If the authors are serious, this is a silly, distasteful book. If they are not, it’s a brilliant satire.

Pub Date: Sept. 1, 1998

ISBN: 0-670-88146-5

Page Count: 430

Publisher: Viking

Review Posted Online: May 20, 2010

Kirkus Reviews Issue: July 15, 1998

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Striking research showing the immense complexity of ordinary thought and revealing the identities of the gatekeepers in our...

THINKING, FAST AND SLOW

A psychologist and Nobel Prize winner summarizes and synthesizes the recent decades of research on intuition and systematic thinking.

The author of several scholarly texts, Kahneman (Emeritus Psychology and Public Affairs/Princeton Univ.) now offers general readers not just the findings of psychological research but also a better understanding of how research questions arise and how scholars systematically frame and answer them. He begins with the distinction between System 1 and System 2 mental operations, the former referring to quick, automatic thought, the latter to more effortful, overt thinking. We rely heavily, writes, on System 1, resorting to the higher-energy System 2 only when we need or want to. Kahneman continually refers to System 2 as “lazy”: We don’t want to think rigorously about something. The author then explores the nuances of our two-system minds, showing how they perform in various situations. Psychological experiments have repeatedly revealed that our intuitions are generally wrong, that our assessments are based on biases and that our System 1 hates doubt and despises ambiguity. Kahneman largely avoids jargon; when he does use some (“heuristics,” for example), he argues that such terms really ought to join our everyday vocabulary. He reviews many fundamental concepts in psychology and statistics (regression to the mean, the narrative fallacy, the optimistic bias), showing how they relate to his overall concerns about how we think and why we make the decisions that we do. Some of the later chapters (dealing with risk-taking and statistics and probabilities) are denser than others (some readers may resent such demands on System 2!), but the passages that deal with the economic and political implications of the research are gripping.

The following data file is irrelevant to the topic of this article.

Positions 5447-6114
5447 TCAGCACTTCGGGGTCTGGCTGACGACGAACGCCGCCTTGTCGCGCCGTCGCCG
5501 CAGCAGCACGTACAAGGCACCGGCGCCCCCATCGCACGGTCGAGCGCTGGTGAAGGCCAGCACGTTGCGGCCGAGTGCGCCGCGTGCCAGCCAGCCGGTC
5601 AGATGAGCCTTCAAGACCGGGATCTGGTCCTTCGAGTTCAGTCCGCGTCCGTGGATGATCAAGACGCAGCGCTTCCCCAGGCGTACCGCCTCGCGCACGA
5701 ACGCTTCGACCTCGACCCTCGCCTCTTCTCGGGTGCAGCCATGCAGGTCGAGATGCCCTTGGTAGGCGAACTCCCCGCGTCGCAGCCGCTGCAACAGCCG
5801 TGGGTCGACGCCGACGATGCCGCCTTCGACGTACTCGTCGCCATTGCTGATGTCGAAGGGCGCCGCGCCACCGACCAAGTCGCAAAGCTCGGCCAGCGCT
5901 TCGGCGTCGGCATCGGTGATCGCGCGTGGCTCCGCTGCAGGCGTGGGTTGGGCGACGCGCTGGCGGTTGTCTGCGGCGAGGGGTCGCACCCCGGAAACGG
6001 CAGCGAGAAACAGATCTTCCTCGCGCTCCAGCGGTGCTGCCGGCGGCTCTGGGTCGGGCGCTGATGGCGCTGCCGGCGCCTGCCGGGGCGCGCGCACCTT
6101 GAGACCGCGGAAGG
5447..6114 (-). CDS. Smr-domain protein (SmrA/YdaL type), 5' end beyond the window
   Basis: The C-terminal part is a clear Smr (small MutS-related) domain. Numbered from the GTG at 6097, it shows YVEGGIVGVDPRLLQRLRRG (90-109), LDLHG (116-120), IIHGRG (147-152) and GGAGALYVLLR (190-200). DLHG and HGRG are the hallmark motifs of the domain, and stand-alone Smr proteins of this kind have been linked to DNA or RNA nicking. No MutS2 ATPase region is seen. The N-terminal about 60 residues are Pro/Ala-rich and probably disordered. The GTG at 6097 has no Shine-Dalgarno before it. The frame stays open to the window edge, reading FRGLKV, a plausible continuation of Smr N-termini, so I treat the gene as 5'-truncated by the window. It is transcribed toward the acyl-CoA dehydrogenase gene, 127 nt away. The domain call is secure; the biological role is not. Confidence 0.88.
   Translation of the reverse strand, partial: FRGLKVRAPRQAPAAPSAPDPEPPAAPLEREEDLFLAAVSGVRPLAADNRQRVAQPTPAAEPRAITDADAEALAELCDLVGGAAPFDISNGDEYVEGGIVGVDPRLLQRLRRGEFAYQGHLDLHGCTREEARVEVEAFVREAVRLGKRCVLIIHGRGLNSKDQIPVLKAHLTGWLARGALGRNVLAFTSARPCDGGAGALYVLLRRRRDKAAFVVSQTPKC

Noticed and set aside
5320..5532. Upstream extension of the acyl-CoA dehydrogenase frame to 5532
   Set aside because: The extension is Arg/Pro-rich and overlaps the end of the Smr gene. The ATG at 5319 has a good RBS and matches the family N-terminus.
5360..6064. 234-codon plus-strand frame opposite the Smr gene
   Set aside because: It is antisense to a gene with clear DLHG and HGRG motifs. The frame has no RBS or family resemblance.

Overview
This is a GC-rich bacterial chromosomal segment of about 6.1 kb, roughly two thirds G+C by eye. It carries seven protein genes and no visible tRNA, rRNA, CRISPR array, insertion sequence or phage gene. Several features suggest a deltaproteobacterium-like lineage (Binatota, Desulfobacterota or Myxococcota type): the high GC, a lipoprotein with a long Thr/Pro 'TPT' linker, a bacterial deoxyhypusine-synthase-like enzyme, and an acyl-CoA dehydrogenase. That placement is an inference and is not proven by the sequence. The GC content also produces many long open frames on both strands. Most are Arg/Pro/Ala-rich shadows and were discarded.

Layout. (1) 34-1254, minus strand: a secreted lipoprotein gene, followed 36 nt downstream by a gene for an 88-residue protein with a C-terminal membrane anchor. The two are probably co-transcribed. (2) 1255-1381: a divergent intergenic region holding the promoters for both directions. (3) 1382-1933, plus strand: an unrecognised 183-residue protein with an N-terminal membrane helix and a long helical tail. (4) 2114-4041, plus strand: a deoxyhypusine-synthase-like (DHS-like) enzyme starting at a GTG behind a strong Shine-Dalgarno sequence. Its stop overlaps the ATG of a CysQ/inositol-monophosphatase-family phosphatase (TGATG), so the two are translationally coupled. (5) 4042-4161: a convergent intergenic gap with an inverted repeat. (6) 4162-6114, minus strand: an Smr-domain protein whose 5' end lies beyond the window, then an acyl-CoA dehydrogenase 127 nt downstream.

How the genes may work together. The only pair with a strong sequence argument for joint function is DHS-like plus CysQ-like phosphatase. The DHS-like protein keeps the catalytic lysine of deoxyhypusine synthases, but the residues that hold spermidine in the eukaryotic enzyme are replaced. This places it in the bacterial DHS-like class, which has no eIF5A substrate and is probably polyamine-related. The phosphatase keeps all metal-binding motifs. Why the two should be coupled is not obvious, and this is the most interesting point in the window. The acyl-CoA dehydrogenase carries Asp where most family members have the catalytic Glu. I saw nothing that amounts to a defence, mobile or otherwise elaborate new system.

Striking research showing the immense complexity of ordinary thought and revealing the identities of the gatekeepers in our minds.

Pub Date: Nov. 1, 2011

ISBN: 978-0-374-27563-1

Page Count: 512

Publisher: Farrar, Straus and Giroux

Review Posted Online: Sept. 4, 2011

Kirkus Reviews Issue: Sept. 15, 2011